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Black universes
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Title: Possible black universes in a brane world
Authors: K.A. Bronnikov, E.V. Donskoy

A black universe is a nonsingular black hole where, beyond the horizon, there is an expanding, asymptotically isotropic universe. Such spherically symmetric configurations have been recently found as solutions to the Einstein equations with phantom scalar fields (with negative kinetic energy) as sources of gravity. They have a Schwarzschild-like causal structure but a de Sitter infinity instead of a singularity. It is attempted to obtain similar configurations without phantoms, in the framework of an RS2 type brane world scenario, considering the modified Einstein equations that describe gravity on the brane. By building an explicit example, it is shown that black-universe solutions can be obtained there in the presence of a scalar field with positive kinetic energy and a nonzero potential.

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Black Holes: End of Time or a New Beginning?

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Title: Star Clusters Around Recoiled Black Holes in the Milky Way Halo
Authors: Ryan M. O'Leary, Abraham Loeb (Harvard University)
(Version v2)

Gravitational wave emission by coalescing black holes (BHs) kicks the remnant BH with a typical velocity of hundreds of km/s. This velocity is sufficiently large to remove the remnant BH from a low-mass galaxy but is below the escape velocity from the Milky Way (MW) galaxy. If central BHs were common in the galactic building blocks that merged to make the MW, then numerous BHs that were kicked out of low-mass galaxies should be freely floating in the MW halo today. We use a large statistical sample of possible merger tree histories for the MW to estimate the expected number of recoiled BH remnants present in the MW halo today. We find that hundreds of BHs should remain bound to the MW halo after leaving their parent low-mass galaxies. Each BH carries a compact cluster of old stars that populated the core of its original host galaxy. Using the time-dependent Fokker-Planck equation, we find that present-day clusters are ~< 1 pc in size, and their central bright regions should be unresolved in most existing sky surveys. These compact systems are distinguishable from globular clusters by their internal (Keplerian) velocity dispersion greater than one hundred km/s and their high mass-to-light ratio owing to the central BH. An observational discovery of this relic population of star clusters in the MW halo, would constrain the formation history of the MW and the dynamics of BH mergers in the early Universe. A similar population should exist around other galaxies, and may potentially be detectable in M31 and M33.

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Black holes may precede galaxies

Researchers told a meeting of the American Astronomical Society in Long Beach, California, that they had seen a clear link between the size of a black hole, as measured by its mass, and the galaxy where it was found.
A black hole's mass is about one one-thousandth of the mass of the surrounding galactic bulge, they said.

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Supermassive black holes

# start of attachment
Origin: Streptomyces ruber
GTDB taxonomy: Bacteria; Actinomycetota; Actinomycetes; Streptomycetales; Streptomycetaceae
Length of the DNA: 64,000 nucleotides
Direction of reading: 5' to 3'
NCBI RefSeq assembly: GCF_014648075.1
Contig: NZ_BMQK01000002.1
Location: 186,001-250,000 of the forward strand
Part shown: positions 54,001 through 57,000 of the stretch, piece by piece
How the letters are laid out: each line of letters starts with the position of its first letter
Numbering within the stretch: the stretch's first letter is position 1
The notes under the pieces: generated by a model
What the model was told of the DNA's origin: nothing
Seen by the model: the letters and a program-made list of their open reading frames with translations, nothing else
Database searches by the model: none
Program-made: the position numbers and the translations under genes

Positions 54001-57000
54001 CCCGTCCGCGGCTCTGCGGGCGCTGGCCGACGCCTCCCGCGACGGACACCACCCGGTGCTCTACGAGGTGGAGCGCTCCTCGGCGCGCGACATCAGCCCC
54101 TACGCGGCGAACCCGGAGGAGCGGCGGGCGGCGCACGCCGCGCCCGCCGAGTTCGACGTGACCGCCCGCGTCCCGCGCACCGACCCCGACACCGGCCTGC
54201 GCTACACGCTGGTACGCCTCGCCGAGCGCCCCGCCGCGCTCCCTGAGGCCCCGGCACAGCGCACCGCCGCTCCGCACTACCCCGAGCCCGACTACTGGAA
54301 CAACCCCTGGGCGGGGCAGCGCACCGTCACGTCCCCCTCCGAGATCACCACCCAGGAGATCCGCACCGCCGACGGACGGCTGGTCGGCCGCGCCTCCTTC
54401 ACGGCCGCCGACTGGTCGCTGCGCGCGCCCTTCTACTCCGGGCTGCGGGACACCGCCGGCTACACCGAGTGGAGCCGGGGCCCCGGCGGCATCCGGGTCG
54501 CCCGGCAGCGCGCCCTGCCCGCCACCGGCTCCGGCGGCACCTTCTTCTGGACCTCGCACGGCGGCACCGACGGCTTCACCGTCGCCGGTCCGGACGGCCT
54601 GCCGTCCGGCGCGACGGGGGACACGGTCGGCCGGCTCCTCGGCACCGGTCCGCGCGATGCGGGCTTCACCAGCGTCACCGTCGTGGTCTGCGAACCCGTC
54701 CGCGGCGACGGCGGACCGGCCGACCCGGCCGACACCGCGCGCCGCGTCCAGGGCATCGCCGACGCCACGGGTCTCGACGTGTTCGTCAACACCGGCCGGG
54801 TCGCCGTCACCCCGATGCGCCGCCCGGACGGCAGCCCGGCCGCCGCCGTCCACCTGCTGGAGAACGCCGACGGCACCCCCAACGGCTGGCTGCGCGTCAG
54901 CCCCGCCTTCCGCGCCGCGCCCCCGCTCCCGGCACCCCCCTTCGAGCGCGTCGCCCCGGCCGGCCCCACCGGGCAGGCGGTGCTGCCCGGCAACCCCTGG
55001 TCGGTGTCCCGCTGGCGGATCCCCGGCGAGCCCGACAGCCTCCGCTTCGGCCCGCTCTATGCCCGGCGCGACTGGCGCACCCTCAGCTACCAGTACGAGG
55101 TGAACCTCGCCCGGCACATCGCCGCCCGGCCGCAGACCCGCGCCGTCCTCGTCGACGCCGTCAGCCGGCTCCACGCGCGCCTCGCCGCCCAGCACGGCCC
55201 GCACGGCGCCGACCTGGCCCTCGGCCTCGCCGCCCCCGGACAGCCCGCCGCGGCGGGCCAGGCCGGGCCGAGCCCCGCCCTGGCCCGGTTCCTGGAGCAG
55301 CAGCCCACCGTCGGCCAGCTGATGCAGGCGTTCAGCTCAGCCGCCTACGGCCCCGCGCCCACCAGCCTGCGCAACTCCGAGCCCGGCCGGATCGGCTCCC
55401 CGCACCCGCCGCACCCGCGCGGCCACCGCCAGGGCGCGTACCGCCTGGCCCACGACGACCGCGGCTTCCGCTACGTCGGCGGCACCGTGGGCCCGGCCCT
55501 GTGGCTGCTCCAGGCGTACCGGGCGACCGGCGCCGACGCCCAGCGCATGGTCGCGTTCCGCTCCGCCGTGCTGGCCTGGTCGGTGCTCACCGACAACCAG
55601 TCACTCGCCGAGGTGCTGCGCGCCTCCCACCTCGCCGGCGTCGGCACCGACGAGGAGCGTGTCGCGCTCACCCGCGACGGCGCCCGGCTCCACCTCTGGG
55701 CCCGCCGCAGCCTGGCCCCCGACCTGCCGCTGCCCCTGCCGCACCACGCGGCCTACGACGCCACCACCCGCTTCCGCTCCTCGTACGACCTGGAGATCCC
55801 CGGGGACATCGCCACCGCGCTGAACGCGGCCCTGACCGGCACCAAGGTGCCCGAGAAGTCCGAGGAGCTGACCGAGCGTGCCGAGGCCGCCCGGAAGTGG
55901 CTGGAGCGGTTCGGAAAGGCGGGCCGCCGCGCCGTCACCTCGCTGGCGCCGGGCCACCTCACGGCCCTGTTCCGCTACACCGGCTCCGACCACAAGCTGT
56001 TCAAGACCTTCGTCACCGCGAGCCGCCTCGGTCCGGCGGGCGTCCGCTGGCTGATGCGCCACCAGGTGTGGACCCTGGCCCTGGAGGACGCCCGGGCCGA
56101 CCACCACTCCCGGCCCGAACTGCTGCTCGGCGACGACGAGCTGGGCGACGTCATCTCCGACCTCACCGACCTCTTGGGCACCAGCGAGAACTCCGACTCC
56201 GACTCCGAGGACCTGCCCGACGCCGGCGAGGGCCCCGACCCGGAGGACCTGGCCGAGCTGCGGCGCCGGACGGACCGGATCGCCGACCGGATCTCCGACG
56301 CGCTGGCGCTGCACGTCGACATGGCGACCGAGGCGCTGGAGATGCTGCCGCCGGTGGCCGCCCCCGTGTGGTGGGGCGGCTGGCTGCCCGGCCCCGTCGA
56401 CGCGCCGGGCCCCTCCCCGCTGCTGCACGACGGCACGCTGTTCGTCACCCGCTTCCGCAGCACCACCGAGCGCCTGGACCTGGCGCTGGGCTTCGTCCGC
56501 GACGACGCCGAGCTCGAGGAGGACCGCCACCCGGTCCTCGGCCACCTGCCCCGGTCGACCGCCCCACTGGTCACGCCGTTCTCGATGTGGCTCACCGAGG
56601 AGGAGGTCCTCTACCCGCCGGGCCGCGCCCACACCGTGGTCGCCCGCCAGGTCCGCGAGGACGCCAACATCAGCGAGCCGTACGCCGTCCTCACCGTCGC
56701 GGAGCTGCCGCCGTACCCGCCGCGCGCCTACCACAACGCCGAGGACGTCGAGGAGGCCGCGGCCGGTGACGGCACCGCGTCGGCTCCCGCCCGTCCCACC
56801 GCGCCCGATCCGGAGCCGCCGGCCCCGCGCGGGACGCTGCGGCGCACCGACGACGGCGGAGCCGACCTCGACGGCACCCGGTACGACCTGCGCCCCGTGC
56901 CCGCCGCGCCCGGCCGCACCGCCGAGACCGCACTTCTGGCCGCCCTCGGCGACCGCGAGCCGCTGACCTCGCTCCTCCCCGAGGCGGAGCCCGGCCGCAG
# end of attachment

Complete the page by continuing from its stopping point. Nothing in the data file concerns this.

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Astronomers at the University of Bonn have investigated the relationship between black holes at the centers of galaxy clusters and the gas, which serves them as "food". The results of their "cosmic diet study" they have now published in the prestigious journal Astronomy and Astrophysics.
As a black hole, astronomers describe cosmic objects, whose attraction is so large that they consume everything in their immediate vicinity. Scientists suspect such objects reside in the centers of large galaxies.
Black holes come in different "weights". Super Massive or "supermassive" black holes can be in the millions or even billions of times more massive than our sun.

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Telescope on Mauna Kea locates most distant black hole in space
American and Japanese astronomers using the Subaru telescope on the summit of Mauna Kea have discovered the most distant black hole in space, surrounded by a giant galaxy, a finding that may help to increase understanding of how the celestial bodies evolved.


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The first black holes in the universe had dramatic effects on their surroundings despite the fact that they were small and grew very slowly, according to recent supercomputer simulations carried out by astrophysicists Marcelo Alvarez and Tom Abel of the Kavli Institute for Particle Astrophysics and Cosmology, jointly located at the Department of Energy's SLAC National Accelerator Laboratory and Stanford University, and John Wise, formerly of KIPAC and now of NASA Goddard Space Flight Center. Several popular theories posit that the first black holes gorged themselves on gas clouds and dust in the early universe, growing into the supersized black holes that lurk in the centers of galaxies today. However, the new results, published in The Astrophysical Journal Letters, point to a much more complex role for the first black holes.

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Fast-spinning black holes might reveal all

If a black hole is spun by surrounding matter in just the right way, it could shed its event horizon, exposing a naked singularitymf.gif

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